This book was picked up by Random House after the popularity of it on Wattpad caught their attention. Beth Reekles lives in the UK and is seventeen years old. This is her debut novel. And, well, it could have been good.
The story centers around Rochelle Evans. She's a popular girl but hasn't really been on dates, mostly because her best friend's big brother has been overly protective and threatens any guy that tries to date her. Which is strange, since being the brother of her best friend doesn't exactly give him the right to control her love life. But he's just looking after her because any of these guys would want to get in her pants.
And he says this multiple times - in the same exact words. In almost every chapter of the book.
Going forward, Rochelle and Lee come up with an idea to make a Kissing Booth for the school carnival. Everyone gets excited about it, and when Noah Flynn shows up to kiss Rochelle, it sparks a dangerous relationship. Noah is NOT a good guy, despite everything that Rochelle tells the reader. He's over protective, overly jealous, way too controlling and violent. He won't start fights but he'll finish them. He'll knock out any guy that tries to touch her. And yet, Rochelle is convinced that he makes her happy. Why? I still don't understand how a guy like Flynn would ever make a girl happy. Cause he's a fantastic kisser? Cause he's super hot? Who knows. I sure don't understand why she would be happy with a guy like Noah Flynn.
Not only did her relationship with Noah not make any sense, the underdevelopment of her relationship with her best friend Lee also disappointed me. There was no depth into his character. He was present throughout the story of course, but he didn't evolve. He didn't change. Both characters were so static it bugged the crap out of me. I wanted her to end up with Lee instead of Noah. I wanted Lee to realize that he actually loved her as more than a best friend. That would have added the missing depth and tension to the plot. But there was nothing there. Her father also had no depth, and you would think once learning about his daughters exploits with Noah, he would be a little more of a parental figure. We also don't know much about her family life, only that she lives with her dad and brother, and oh yeah, about halfway through the book we find out her mother died in a car accident and that she still missed her.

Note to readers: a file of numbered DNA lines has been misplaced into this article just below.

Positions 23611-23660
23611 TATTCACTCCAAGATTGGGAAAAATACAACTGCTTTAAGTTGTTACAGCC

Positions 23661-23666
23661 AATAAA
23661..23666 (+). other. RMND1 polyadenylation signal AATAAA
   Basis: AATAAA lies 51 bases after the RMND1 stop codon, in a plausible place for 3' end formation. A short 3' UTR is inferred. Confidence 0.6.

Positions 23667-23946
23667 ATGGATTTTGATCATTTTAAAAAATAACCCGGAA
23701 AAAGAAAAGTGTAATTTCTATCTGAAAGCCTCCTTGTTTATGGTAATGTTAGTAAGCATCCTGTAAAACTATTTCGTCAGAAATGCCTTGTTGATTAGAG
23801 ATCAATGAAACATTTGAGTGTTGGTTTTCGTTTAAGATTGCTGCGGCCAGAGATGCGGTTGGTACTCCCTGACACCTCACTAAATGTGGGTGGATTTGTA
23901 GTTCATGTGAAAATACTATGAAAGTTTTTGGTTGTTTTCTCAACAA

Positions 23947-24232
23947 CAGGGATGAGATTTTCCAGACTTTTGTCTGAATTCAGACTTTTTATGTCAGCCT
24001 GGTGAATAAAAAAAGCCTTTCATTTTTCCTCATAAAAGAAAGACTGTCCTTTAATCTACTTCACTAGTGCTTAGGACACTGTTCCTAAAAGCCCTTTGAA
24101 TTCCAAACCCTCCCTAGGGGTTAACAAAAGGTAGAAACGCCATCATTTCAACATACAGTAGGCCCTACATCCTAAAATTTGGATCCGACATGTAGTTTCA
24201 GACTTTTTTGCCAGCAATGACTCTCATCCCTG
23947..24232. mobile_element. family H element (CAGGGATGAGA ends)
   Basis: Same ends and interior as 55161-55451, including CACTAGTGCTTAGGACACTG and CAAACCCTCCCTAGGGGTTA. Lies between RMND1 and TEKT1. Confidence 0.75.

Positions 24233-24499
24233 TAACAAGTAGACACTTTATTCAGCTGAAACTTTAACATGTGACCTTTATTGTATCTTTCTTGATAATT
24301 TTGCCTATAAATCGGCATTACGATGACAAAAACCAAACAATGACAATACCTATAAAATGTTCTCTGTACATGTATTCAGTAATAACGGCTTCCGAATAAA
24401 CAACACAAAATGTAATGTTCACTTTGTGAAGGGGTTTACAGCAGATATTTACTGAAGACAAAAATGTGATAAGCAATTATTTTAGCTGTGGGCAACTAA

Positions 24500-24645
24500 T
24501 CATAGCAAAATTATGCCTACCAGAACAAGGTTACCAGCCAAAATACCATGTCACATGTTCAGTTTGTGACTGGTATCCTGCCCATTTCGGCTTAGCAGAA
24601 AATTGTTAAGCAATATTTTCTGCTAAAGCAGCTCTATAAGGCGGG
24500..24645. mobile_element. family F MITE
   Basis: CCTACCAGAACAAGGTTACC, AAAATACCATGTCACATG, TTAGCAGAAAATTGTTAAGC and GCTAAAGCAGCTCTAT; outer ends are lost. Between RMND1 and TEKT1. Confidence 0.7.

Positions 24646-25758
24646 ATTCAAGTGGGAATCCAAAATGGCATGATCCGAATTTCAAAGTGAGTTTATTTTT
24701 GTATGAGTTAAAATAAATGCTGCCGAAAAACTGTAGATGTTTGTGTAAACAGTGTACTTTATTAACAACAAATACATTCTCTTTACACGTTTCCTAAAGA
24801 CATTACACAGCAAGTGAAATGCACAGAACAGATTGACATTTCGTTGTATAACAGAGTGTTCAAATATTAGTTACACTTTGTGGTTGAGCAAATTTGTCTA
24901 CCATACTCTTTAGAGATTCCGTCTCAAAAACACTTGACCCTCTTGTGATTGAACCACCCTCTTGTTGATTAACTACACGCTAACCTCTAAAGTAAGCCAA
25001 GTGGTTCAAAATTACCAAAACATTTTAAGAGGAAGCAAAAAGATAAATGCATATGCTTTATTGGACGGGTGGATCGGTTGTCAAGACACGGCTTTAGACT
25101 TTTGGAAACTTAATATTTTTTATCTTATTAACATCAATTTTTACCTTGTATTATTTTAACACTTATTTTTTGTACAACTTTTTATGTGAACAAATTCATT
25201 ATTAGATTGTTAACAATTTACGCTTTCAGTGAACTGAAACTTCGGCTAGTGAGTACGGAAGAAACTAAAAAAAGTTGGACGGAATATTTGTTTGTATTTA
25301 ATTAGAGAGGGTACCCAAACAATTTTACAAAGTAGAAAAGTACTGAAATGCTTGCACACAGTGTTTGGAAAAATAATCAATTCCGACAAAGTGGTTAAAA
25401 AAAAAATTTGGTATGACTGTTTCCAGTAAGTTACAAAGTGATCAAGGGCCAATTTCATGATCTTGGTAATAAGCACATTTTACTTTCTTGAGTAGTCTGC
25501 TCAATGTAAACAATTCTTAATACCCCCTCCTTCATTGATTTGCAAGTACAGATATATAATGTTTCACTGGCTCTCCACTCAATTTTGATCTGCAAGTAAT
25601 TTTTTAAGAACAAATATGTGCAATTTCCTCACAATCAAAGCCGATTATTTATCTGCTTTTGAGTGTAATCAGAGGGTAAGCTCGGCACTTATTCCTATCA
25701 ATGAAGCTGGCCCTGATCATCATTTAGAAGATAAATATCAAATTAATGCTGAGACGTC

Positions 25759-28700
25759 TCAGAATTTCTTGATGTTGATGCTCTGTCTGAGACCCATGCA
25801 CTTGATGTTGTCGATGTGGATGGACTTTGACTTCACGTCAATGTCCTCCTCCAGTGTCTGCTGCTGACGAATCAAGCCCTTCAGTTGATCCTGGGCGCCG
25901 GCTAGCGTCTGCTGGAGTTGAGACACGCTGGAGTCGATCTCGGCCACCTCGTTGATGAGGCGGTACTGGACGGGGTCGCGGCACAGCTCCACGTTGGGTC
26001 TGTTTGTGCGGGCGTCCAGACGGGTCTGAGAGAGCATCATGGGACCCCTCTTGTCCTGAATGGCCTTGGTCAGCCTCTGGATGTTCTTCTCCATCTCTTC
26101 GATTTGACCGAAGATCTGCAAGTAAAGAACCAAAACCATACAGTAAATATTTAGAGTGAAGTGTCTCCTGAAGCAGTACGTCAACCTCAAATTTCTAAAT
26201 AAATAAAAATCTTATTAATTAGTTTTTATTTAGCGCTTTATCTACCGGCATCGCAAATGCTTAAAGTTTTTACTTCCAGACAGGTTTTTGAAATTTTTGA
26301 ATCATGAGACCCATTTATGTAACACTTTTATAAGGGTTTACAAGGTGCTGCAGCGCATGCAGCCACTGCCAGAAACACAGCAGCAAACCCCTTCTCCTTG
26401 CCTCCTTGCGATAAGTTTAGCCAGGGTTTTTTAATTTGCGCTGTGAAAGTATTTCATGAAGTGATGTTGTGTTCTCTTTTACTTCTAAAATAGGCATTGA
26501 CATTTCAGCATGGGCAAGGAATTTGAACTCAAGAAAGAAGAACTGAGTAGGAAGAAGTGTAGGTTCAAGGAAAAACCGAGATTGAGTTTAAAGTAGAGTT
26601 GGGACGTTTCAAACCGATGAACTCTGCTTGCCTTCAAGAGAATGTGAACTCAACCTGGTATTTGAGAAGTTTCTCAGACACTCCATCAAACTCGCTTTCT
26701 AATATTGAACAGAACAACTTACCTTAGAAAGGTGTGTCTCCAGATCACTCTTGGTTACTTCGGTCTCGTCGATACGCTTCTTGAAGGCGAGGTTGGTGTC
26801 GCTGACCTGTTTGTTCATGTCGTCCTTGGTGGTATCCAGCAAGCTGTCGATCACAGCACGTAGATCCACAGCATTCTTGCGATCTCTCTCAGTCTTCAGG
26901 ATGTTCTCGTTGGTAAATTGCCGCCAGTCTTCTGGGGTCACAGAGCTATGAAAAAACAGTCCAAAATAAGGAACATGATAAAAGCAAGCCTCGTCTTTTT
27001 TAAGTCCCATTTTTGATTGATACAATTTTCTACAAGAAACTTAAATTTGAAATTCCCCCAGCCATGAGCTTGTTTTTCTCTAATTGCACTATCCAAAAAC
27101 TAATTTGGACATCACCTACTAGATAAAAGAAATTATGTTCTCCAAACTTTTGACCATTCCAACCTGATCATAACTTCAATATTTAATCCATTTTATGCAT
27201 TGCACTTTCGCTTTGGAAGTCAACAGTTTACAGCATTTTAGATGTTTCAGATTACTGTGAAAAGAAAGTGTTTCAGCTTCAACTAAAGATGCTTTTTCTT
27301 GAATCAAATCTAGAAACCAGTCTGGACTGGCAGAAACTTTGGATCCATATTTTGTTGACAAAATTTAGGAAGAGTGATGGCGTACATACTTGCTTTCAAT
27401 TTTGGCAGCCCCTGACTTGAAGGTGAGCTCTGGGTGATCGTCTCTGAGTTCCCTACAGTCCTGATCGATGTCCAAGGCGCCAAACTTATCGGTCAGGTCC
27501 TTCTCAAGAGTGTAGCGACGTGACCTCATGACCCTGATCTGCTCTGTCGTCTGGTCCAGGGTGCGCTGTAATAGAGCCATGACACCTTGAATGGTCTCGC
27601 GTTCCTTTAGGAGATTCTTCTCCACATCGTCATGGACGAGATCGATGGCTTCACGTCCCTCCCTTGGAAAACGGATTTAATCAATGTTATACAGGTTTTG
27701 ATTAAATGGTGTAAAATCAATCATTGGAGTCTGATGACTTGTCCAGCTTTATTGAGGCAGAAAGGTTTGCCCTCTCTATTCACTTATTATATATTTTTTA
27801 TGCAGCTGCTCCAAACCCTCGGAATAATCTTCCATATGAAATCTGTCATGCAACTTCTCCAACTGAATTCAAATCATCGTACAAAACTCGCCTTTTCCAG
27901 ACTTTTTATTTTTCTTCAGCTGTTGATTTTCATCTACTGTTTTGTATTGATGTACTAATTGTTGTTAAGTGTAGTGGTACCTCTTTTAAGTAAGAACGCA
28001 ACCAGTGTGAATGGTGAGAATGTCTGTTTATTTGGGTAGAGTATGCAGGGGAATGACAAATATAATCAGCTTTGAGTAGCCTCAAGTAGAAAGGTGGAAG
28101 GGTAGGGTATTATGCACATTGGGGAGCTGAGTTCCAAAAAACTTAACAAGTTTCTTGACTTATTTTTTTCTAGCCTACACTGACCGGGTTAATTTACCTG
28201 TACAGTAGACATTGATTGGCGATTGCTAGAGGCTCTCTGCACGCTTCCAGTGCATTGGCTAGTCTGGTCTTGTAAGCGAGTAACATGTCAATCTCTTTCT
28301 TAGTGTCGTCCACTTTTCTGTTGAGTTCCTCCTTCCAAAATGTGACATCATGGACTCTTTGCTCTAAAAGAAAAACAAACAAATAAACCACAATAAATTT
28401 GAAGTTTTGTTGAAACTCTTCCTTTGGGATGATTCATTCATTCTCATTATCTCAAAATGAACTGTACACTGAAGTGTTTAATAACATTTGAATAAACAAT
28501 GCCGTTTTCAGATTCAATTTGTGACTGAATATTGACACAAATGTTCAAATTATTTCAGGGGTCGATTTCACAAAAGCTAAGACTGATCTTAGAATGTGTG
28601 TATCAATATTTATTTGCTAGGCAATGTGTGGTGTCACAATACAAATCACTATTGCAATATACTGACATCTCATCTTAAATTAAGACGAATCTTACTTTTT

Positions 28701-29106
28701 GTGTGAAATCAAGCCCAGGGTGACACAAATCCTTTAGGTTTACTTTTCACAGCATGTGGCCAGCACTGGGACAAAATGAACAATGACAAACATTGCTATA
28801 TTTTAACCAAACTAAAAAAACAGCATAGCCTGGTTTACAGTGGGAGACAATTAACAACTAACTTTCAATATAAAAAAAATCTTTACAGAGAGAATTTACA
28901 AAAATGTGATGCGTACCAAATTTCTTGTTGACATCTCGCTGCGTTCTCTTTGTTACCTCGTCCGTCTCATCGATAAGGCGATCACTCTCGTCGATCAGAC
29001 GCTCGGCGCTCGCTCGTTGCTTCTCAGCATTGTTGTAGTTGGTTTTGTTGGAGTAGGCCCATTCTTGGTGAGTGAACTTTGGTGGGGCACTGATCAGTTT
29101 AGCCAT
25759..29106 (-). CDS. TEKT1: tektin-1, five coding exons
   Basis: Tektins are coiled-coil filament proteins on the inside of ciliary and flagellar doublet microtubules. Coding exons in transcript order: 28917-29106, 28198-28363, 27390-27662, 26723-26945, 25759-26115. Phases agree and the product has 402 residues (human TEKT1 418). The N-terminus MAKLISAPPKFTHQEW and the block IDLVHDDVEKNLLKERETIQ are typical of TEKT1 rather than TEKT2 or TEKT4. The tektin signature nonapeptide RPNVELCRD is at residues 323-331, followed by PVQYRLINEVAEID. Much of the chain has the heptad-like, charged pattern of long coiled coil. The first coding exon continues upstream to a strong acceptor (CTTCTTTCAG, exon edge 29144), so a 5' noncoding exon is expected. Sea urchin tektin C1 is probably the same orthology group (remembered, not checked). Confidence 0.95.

We also know in every chapter that she grew up with Lee and that she knew Noah because he was always around.
It frustrated me that the writing of this book was atrocious, and that Random House would actually publish a book left written as it were. The grammar was terrible, the writing itself was repetitive and immature. She used words like "awesome" or "cool" in dialogue that didn't add anything to the conversation. True, some of the lines were hilarious, but that was all. This is what bugs me about things like this being published. It's why I cringe every time a celebrity has a book out, or why a book was "so popular in the self publishing world." This was no Pushing the Limits (Katie McGarry), which is what I was hoping to be like. Instead it was a frustrating let down.